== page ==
Inception enables security teams to efficiently identify suspicious artifacts and malware that have evaded point-in-time security controls. The platform continuously analyzes an organization’s environment against the latest threat intelligence from multiple sources and exposes threats that would have otherwise remained undetected. When malware-led attacks are identified, Inception streamlines the triage, investigation, and remediation processes, and simultaneously enables the creation of tailored defenses that attackers can’t test against.

Partnering with Stairwell has allowed Cyderes to further optimize its proprietary Cloud Native Analytics Platform, or CNAP. Delivered as a true Security-as-a-Service offering, CNAP improves analytic effectiveness and overcomes long-standing hurdles of traditional Security Information and Event Management (SIEM) technology. With Inception directly integrated, security operations teams using CNAP are further empowered to outsmart attackers.

In the Log4j case, Cyderes performed threat research to better understand the attack, and used this knowledge to create rules for detection logic, perform threat hunts, and quickly respond when incident response was needed.

What lies ahead?

The Stairwell-Cyderes team continues to deliver expanded visibility into malicious activity that traditional point-in-time defenses miss and empowers our mutual customers with tailor-made defenses that attackers can’t evade.

Solutions like Inception, which didn’t exist when the Log4j exploits first appeared, can help with querying an organization’s entire environment at Google-like speeds. Whether the security team is looking for malicious software, a previously unknown supply chain vulnerability, or even admin credentials in script files, the Inception platform can return results from a search across an organization in seconds to minutes.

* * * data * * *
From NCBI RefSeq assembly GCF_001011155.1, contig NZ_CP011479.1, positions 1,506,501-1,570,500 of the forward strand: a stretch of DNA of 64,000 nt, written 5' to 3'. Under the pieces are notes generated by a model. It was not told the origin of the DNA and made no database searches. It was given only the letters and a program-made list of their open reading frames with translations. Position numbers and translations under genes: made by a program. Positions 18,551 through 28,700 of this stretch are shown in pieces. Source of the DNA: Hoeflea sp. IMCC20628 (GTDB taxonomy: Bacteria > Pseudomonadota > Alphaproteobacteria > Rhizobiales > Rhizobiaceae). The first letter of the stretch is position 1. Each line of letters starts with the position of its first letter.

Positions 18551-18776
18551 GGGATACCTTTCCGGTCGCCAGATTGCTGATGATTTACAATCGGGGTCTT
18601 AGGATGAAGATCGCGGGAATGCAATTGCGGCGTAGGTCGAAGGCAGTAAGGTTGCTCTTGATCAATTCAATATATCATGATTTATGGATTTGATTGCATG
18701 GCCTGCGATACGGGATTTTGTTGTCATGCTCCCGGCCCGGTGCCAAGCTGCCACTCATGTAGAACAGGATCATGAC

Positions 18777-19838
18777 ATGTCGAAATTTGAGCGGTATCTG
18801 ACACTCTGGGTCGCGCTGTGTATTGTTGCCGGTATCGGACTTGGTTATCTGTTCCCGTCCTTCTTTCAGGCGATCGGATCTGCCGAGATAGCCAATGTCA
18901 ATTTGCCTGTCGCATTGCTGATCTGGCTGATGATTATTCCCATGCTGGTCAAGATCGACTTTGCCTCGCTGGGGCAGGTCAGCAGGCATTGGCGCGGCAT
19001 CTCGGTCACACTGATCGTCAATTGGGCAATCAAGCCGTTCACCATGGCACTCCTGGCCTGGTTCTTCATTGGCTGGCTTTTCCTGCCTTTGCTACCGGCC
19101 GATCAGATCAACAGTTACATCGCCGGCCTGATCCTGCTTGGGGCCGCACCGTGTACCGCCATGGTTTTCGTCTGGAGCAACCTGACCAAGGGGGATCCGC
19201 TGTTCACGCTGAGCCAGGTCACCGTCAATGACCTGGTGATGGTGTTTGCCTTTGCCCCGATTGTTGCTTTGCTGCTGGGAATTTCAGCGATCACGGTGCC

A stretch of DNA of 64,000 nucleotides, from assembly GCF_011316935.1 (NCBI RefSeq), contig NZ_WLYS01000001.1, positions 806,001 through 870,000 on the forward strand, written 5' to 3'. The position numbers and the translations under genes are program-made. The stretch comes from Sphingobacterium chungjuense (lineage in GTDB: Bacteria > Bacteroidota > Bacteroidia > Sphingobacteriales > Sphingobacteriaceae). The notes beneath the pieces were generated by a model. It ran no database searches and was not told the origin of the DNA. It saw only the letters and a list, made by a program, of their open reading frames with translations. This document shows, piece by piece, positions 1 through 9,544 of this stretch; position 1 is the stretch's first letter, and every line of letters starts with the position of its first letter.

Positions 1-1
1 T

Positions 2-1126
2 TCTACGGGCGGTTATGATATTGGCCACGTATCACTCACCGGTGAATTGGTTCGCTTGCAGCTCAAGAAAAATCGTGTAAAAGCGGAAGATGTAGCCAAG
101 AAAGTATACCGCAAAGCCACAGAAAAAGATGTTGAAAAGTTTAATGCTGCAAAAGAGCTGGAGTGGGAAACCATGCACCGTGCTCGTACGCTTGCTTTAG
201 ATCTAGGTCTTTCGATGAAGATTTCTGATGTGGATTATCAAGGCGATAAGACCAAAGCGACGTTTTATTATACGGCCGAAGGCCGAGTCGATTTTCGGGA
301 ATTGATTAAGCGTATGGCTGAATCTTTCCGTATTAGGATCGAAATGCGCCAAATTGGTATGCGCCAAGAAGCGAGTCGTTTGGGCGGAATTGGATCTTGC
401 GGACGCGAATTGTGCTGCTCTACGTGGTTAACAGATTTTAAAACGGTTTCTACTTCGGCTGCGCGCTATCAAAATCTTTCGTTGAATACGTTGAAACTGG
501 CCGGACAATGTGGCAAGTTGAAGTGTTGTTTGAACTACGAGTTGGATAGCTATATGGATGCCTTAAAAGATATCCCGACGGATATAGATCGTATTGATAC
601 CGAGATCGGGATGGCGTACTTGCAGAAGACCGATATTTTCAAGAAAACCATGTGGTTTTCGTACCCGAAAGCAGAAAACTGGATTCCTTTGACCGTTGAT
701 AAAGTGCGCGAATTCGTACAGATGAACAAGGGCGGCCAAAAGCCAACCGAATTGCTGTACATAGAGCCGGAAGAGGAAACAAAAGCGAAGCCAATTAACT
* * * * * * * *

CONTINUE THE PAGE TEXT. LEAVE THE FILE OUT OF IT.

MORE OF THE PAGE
The mission of the Cyderes-Stairwell partnership continues to evolve as we address new customer challenges and stay ahead of advanced cyber attacks even beyond Log4j. Take the burgeoning threat from ransomware, for example. While data destruction had been rumored for some time to be where ransomware was headed, no one had seen it in the wild. During a recent incident response, however, Cyderes and Stairwell discovered signs that threat actors were actively in the process of staging and developing this capability, a significant development that received extensive global attention and media coverage.

As cyber threats grow at unprecedented rates, enterprises need the ability to detect and respond to suspicious activity at warp speed. By integrating Cyderes’ proprietary CNAP platform with Inception, we are adding critical capabilities to our service, so that our clients can rest assured their systems are not compromised when the inevitable happens.

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Take the first step in transforming your cybersecurity program with Cyderes and Stairwell

Cyderes’ world-class capabilities of managed detection and response solutions for the modern enterprise integrate seamlessly with Stairwell’s flagship Inception platform, providing an innovative and truly ground-breaking solution that empowers organizations to stay a step ahead of threat actors. Connect with our team today to learn how we can help you take your security program to the next level.